Stages

Review: House Theatre’s Verböten Adds a Lot of Heart to “Three Chords and the Truth”

The ensemble. Photo by Michael Brosilow.

The old rock trope says that punk music is “three chords and the truth.” That holds true for the fact-based story about a kid punk band from Evanston in the 1980s, which just opened in a world premiere by House Theatre. Verböten is the name of the play and the band, fronted by Jason Narducy (12 years old at the time and 16ish in the play). Narducy created music and lyrics for the script written by Brett Neveu. Nathan Allen’s direction gives the play a lot of heart as it tells the story of outsider teens with parents who just don’t understand.

There was no CBGB in Chicago for Verböten to aim for, but a chance to play at the Cubby Bear in Wrigleyville was pretty much a dream gig for a band that started out a year earlier playing in an Evanston basement. As they gear up to play at the Cubby Bear, the teen musicians come to realize that although they may have family problems, the band is their family too. Can the gig at the Cubby Bear change their lives forever?

Kieran McCabe plays Jason, whose parents have split up. He lives with his dad (Ray Rehberg), who doesn’t appreciate Jason’s musical goals. His stepfather (Jimmy Chung) plays bluegrass guitar; he and Jason connect through music. Bass player Chris (Matthew Lunt) rarely sees his parents and spends time iwth his older sister (Marika Mashburn).

At the Cubby Bear. Ortiz and McCabe, foreground. Photo by Michael Brosilow.

Vocalist Tracey (Krystal Ortiz) seems to have a good teenager relationship with her adoptive parents (Jenni M. Hadley and Paul Brian Fagen). Drummer Zack (Jeff Kurysz) doesn’t get along with his dad (Marc A. Rogers), who tries to be supportive.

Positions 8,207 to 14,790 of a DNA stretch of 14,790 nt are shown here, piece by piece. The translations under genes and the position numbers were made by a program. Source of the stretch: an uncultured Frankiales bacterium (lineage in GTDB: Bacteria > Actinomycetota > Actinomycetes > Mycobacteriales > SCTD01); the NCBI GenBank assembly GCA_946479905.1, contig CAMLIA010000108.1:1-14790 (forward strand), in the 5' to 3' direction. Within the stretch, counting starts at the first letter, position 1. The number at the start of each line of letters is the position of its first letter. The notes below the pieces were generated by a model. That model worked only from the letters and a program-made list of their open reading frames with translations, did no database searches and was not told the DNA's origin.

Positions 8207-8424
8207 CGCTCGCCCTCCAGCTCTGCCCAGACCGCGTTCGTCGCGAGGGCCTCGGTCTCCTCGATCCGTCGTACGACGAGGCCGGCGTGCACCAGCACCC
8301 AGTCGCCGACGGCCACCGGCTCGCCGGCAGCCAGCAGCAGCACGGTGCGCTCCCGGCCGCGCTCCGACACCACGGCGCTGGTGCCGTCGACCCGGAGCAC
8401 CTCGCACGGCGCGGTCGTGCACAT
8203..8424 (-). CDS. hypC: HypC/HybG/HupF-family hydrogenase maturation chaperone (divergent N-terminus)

The entire cast of 11 actors and musicians join in several full-cast musical numbers throughout the 130-minute production, including the final number, “Goodnight.” Jason, the band’s songwriter, performs the heartbreaking “Broken Home,” “Set Me Free” and “I’m Not Coming Home.” Ortiz as Tracey uses her powerful voice in “Breaking Out,” “You Belong” and “Do I Belong” with her parents, plus her own version of “Broken Home.” If you remember punk songs as those two-minute numbers like “Blitzkrieg Bop” by the Ramones, you’ll find that the Verböten songs use warmer lyrics to tell personal stories. Also, although earplugs are available on request, the music really isn’t especially loud.

At the beginning of the Cubby Bear performance scene, a screen rolls down to show a grainy video of the actual Verböten performance in 1983. The real Tracey and the real Jason sing “He’s a Panther.”

McCabe and Chung as Jason and his stepfather. Photo by Michael Brosilow.

The House Theatre production is performed with a talented and diverse cast; Marika Mashburn is casting director. The four band members are all convincingly teenagers (although hardly tweens) and Ortiz as Tracey is particularly compelling. Her speech on the importance of being alive and angry is a high point of act two.

Lee Keenan designed the multilevel set and the lighting. Matthew Muniz is arranger and music director, supported by Grover Holloway’s sound design. Choreography is by Kasey Foster and costume design by Izumi Inaba.

Verböten by House Theatre at Chopin Theatre, 1543 W. Division St., has been extended through March 29. Tickets are $30-$50 for performances Thursday-Sunday. Student and industry same-day discounted tickets are $20, for all dates, based on availability.

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